Why “Project Manage” Missions? – Part One

Good planning and hard work lead to prosperity, but hasty shortcuts lead to poverty. – Proverbs 21:5

alvaro-reyes-qWwpHwip31M-unsplash

I have always been a “process” thinker. By this, I mean that I first determined what needed to be done and then tried to figure out what needed to happen in order for the task to be completed. Being an accountant (by trade), analytical approaches have always been more comfortable than “winging it.” In ministry (pastoral, missionary, etc.), of course, things weren’t always so “cut and dried” and I had to learn (still learning after 30 years) how to marry “God’s speed” (the pace at which God works to fulfill His purposes) with a well-planned and thought out approach to accomplishing a task.

In 2015, I went to work with the Issachar Initiative and was blessed to come under the influence of Paul Eshleman (The JESUS Film) … quite possibly one of the most influential process-thinking, project managers to influence the modern missions movement. After more than two decades of taking The JESUS Film around the world, Paul had been looking to see the remaining people groups without any workers (the “unengaged”) engaged with full-time indigenous missionaries.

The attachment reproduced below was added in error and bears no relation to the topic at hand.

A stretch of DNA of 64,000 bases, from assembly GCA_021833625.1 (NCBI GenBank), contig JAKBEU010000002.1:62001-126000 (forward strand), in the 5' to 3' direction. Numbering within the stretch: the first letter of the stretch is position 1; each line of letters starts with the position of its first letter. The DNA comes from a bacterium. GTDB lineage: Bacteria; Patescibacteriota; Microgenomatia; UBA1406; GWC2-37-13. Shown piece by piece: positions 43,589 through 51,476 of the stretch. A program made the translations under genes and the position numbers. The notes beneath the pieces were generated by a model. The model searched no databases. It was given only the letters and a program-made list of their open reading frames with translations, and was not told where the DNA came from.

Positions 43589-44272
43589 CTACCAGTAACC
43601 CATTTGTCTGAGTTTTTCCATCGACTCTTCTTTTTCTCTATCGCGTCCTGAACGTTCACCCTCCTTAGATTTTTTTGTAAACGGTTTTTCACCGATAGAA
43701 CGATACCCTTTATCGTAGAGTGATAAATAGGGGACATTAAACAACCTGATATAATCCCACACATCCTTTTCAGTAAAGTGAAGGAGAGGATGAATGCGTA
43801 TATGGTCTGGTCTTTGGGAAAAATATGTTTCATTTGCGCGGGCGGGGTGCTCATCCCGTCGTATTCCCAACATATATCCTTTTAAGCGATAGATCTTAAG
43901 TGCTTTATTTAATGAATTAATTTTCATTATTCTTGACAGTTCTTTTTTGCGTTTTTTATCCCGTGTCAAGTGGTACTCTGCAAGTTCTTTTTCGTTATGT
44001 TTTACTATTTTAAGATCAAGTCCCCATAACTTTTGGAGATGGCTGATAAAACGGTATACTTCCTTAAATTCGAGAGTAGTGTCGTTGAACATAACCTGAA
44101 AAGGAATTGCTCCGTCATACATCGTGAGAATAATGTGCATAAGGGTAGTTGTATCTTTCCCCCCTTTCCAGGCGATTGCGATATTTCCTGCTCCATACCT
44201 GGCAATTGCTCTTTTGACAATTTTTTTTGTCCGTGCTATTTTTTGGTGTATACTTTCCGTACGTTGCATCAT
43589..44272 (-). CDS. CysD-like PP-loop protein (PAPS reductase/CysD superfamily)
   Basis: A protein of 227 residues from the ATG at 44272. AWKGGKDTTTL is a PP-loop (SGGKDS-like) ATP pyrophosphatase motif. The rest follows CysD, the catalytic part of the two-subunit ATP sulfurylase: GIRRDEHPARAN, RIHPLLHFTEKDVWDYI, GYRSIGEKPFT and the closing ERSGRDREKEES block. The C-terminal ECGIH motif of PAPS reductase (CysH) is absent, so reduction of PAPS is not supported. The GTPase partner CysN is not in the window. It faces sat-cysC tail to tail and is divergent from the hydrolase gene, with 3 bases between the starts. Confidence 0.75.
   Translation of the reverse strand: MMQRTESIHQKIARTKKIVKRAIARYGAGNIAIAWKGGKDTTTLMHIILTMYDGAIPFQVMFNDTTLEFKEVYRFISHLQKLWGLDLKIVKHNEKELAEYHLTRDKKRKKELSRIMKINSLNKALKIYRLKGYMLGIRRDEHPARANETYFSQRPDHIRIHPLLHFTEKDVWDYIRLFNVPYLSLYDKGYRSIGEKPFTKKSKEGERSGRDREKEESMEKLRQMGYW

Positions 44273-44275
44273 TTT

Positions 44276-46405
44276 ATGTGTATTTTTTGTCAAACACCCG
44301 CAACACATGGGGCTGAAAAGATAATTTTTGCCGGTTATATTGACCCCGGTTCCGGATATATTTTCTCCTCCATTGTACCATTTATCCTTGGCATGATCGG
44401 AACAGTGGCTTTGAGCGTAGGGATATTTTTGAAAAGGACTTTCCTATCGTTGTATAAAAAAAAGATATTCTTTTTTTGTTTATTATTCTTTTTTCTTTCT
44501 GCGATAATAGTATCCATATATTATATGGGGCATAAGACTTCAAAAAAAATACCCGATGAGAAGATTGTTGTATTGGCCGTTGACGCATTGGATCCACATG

Working together, we and our amazing team decided in 2016 to bring together four ministries to send workers to the last remaining ( as far as we knew) unengaged people groups in Nepal. Ultimately, through the generosity of some major funders in Kentucky, the project came together, workers were sent, thousands heard the gospel for the first time, and hundreds of churches formed and multiplied … including the first Deaf church in that country!

I managed this “Nepal Engagement Alliance” and it is where I first saw the benefit of aggregating (bringing together) disparate partners to accomplish a pre-determined, biblical goal.

It was just the beginning and where the broader idea began to form.

Leave a Reply

Fill in your details below or click an icon to log in:

WordPress.com Logo

You are commenting using your WordPress.com account. Log Out /  Change )

Google photo

You are commenting using your Google account. Log Out /  Change )

Twitter picture

You are commenting using your Twitter account. Log Out /  Change )

Facebook photo

You are commenting using your Facebook account. Log Out /  Change )

Connecting to %s